D.C. United’s winless streak is now at 15 games, but there are a number of positives to take out of Saturday’s performance at RFK Satdium. For the second week in a row, Ben Olsen’s team showed progress, this time getting a 2-2 result against visiting Chicago.
It’s a somewhat patronizing view, but remember: This is a team coming off a season where it set a record for fewest wins. They also lost 3-0 at home on opening day, giving their last two games the feeling of an upward trajectory. After losing 1-0 last Saturday at BMO Field, D.C. United got its first goals and points of the year.
This wasn’t a game that would recommend either side, though. Particularly in the first half, where D.C. was creating most of the initial chances, the game was characterizing more by hard play and effort than skill and execution. This looked like two teams that had combined for zero win in five games.
Chicago, however, found its first piece of execution in the 27th minute, though the opening goal looked as much like a D.C. breakdown as it did a well-executed corner. Yet after Sean Franklin lost Jhon Kennedy Hurtado on a mid-half restart, the Fire had drawn first blood.
D.C. quickly staunched the wound, with Chicago’s own piece of poor set piece defending allowing the hosts to equalize. After Eddie Johnson drew a foul on Greg Cochrane just beyond the Fire penalty box, a back-heeled restart from Nick DeLeon allowed Fabian Espindola to get an angle around the Chicago wall. His low blast went under a slow reacting Sean Johnson to tie the game before halftime.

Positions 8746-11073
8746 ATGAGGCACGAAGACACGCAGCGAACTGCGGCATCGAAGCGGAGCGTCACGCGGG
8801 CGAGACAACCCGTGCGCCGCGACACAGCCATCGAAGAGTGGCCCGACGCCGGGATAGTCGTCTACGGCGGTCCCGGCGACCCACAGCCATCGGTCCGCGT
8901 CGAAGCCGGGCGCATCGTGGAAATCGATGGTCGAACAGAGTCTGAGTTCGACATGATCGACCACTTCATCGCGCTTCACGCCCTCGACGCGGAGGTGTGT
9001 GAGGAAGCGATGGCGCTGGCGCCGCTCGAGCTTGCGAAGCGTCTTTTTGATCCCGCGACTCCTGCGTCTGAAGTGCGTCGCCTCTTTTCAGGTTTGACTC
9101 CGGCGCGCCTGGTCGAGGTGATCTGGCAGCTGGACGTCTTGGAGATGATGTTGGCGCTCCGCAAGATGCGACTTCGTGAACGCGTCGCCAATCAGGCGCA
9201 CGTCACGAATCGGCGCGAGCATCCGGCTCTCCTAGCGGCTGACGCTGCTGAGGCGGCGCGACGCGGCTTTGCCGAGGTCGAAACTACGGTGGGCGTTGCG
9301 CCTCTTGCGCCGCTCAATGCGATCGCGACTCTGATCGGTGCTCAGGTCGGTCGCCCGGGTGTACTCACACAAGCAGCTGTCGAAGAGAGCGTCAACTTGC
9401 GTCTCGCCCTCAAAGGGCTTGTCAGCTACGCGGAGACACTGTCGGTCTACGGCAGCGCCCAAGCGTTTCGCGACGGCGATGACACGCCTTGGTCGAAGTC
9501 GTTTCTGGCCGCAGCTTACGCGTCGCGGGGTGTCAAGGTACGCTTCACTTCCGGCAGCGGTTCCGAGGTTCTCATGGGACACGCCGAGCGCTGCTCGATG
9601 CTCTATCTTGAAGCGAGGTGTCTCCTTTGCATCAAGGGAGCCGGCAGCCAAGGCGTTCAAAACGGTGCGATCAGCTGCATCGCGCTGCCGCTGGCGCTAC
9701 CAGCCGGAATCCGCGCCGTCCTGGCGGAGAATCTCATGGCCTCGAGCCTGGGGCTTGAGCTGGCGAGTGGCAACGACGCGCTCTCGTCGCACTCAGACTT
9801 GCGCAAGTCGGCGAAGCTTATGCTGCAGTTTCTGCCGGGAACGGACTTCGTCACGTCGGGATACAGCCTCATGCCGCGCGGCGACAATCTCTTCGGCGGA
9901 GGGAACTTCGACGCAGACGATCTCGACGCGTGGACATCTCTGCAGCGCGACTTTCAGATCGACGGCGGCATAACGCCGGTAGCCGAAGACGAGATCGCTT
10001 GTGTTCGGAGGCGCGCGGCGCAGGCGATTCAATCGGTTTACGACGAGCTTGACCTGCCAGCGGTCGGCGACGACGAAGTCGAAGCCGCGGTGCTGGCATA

The second half was more of the same, though the teams reversed roles. Instead of Chicago taking advantage of D.C. to go up on a corner, it was Perry Kitchen’s (pictured) third career goal through some goal mouth chaos that gave United a 2-1 edge in the 73rd. Nine minutes later, Patrick Nyarko shredded Cristian Fernandez down the right flank before finding Quincy Amarikwa at the edge of the six-yard box. The striker’s second goal of the season gave Chicago its third straight draw.
Perhaps that breakdown will leave D.C. disappointed, but a look at the numbers helps describe what was team’s best day of the season. Fifty-two percent possession speaks to the improved play in the midfield, something that’d been a problem through games one and two. The team put nine shots on target while limiting Chicago to four. While soccer stats can often portray a false impression of a game, there’s some truth in today’s numbers. Perhaps United weren’t as far beyond Chicago as a 9-4 shots on target edge suggests, but they were generating more chances throughout.
In that sense, there’s no need for disappointment. True, D.C. gave away a late lead, and on Thursday, we called this game an “if we can’t win this one, we’re in real trouble” affair, but that looks like an exaggeration, now. United didn’t win, and it’s in less trouble than it was three hours ago. Today was progress, if only slightly so.